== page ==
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Lucky

I don’t make New Year’s resolutions.  Good thing, as they’d all be dashed by now.  Who needs to create opportunities for failure?

But I do like the clean slate of a new year.  And mine’s still pretty clean.  I like all those empty squares on my iCal.  I would like all those empty pages in my 2012 diary if I could remember to buy one.  But this week, I have been trying to fill them up.  This year, I’m lucky enough to be doing some travelling.  I have a couple of weeks in Berlin coming up, and I am filling a notebook with places I need to visit or revisit and putting lots of notes in my work-in-progress to remind myself to write a sequence once I have seen them/heard them/smelled them.  I know I am lucky, for you can do nearly anything with Google maps – and paper maps, for that matter, as my character is in 1920s – 1930s Berlin.  I am lucky I get to visit, so that I can come up with my own descriptions and not worry I am regurgitating Hans Fallada.  First on my list are museums that have been moved, due to bombing.  But my character will have needed to go to them before the war – before the bombing.  I’ll talk more about these museums, once I find them!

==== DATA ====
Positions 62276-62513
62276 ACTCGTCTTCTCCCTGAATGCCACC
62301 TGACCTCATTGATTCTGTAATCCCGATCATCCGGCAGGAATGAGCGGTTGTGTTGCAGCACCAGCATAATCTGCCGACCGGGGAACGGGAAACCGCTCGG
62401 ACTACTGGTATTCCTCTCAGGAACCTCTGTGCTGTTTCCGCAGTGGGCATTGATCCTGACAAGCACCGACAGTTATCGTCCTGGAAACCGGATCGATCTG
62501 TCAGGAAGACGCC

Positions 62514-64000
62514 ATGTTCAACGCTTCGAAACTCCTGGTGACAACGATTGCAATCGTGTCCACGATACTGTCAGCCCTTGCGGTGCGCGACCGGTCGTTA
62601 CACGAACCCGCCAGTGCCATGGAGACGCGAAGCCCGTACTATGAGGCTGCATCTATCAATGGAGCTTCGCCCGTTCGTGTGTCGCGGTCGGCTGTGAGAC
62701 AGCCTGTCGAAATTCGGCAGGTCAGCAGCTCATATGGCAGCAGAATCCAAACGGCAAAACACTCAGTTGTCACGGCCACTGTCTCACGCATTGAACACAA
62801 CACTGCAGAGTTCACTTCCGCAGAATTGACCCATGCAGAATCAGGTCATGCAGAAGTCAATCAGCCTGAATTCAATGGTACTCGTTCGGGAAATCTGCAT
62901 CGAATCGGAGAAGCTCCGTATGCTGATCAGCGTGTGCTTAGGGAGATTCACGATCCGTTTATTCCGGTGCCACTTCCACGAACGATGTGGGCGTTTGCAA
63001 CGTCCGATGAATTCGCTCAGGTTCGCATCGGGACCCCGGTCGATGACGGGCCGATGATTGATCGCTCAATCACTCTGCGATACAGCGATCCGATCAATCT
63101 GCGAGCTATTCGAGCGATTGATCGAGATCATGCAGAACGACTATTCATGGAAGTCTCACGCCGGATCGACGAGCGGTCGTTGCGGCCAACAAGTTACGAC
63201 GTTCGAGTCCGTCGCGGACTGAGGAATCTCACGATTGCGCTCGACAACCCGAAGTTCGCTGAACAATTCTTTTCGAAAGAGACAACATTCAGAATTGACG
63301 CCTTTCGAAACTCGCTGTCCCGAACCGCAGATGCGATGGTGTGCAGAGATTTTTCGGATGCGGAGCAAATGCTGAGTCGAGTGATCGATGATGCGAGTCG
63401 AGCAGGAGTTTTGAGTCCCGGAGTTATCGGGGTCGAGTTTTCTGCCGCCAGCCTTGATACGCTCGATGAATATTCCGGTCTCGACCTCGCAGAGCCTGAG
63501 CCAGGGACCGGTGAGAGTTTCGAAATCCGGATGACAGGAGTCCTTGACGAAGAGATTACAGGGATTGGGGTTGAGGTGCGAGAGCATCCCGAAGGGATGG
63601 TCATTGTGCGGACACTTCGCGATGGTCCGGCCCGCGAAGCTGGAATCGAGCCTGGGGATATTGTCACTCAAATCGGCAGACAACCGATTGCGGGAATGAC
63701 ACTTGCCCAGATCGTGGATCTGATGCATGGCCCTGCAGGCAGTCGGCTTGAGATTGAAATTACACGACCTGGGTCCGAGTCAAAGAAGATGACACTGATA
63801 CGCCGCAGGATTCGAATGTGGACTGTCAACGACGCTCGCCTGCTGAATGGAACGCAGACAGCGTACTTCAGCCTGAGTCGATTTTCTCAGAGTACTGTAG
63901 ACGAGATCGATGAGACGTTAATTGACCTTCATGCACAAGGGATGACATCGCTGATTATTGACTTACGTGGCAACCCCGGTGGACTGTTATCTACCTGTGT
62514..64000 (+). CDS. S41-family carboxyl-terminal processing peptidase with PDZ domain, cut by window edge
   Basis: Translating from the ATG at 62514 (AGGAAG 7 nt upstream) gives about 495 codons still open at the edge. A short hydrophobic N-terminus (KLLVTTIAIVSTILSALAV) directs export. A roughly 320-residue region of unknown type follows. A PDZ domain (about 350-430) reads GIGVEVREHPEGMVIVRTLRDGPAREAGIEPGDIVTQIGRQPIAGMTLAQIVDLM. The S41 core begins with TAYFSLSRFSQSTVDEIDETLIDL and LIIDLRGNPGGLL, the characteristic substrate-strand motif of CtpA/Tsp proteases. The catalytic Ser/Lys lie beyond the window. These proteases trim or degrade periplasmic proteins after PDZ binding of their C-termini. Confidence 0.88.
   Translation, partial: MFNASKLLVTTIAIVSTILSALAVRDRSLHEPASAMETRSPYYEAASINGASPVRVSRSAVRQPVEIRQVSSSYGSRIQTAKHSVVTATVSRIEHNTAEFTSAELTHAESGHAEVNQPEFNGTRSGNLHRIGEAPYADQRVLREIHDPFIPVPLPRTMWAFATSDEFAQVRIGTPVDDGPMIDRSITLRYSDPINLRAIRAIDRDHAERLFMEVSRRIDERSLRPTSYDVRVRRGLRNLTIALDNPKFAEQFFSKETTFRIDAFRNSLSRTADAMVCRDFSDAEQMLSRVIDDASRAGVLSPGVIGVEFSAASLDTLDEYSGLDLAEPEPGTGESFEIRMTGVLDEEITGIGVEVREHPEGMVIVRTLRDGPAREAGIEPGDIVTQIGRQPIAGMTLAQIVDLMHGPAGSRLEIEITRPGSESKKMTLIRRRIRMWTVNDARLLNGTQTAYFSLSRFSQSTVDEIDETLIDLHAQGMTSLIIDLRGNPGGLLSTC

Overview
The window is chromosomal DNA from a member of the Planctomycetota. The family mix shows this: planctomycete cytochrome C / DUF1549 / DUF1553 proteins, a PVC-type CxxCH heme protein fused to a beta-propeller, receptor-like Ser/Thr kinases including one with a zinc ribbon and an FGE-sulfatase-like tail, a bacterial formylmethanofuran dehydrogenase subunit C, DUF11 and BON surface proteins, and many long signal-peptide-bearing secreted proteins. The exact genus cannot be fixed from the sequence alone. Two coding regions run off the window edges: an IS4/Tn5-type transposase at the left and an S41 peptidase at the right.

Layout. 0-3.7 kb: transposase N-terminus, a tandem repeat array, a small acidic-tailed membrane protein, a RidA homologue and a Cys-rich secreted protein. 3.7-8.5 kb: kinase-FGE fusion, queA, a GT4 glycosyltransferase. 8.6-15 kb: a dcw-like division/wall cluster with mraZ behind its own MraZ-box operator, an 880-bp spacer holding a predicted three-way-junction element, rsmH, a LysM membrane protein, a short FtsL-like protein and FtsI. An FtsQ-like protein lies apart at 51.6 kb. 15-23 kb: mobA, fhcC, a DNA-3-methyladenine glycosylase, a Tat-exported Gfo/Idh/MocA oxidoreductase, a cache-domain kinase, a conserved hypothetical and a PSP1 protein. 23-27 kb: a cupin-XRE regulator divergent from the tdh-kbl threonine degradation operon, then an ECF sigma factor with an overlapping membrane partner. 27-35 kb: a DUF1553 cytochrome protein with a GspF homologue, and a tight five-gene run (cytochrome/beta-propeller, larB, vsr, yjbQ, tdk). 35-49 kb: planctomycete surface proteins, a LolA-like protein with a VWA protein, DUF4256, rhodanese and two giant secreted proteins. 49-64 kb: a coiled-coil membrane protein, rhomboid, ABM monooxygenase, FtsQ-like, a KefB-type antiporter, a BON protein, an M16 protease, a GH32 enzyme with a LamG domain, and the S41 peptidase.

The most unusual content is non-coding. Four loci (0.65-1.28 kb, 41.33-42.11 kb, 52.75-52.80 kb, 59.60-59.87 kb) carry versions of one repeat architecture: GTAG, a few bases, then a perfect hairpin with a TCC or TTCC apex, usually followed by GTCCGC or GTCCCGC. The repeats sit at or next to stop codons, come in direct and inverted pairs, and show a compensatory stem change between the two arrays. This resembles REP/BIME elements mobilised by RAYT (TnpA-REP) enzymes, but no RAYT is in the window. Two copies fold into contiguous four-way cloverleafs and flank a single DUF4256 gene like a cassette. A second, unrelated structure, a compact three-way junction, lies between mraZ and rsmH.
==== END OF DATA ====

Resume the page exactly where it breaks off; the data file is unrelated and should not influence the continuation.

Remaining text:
I’m also putting in writing deadlines, committing to when I’d like to be done with the second draft of this second book, as well as the edited draft for my first book.  Again, I am lucky to have all those empty squares to fill.  And then I’m writing into squares when I will take a writing break, because I know I’ll need transition time to move back into the second book once everybody’s happy with the first one.  I’m lucky that Susan Elderkin had room for me on the last workshop she will be running in her inspirational Dorset home, and luckier still to have good friends to write with during, and after, so that I get back into the swing after editing.

They always say that there are two types of writers – planners and pants-ers.  I’m definitely a planner, and Scrivener lets me create folders for these chunks of time that I’m writing in, so that it’s easy to move around in them, when what happens in 1925 affects 1941, etc.  I plan a framework – I know what the arc is – but I have no idea how I’m to get from one event to another, let alone one year to the next.  In that respect, I’m a pants-er – I don’t do index cards for events or plot points – I’d rather wait and see what emerges from the writing.  And perhaps that is how this year will be structured:  a rough plan on an iCal grid, a year stretching out before me, and a rough idea of where I’m going by the end of it – but what will emerge is still a mystery.  If so, that makes me very lucky, indeed.

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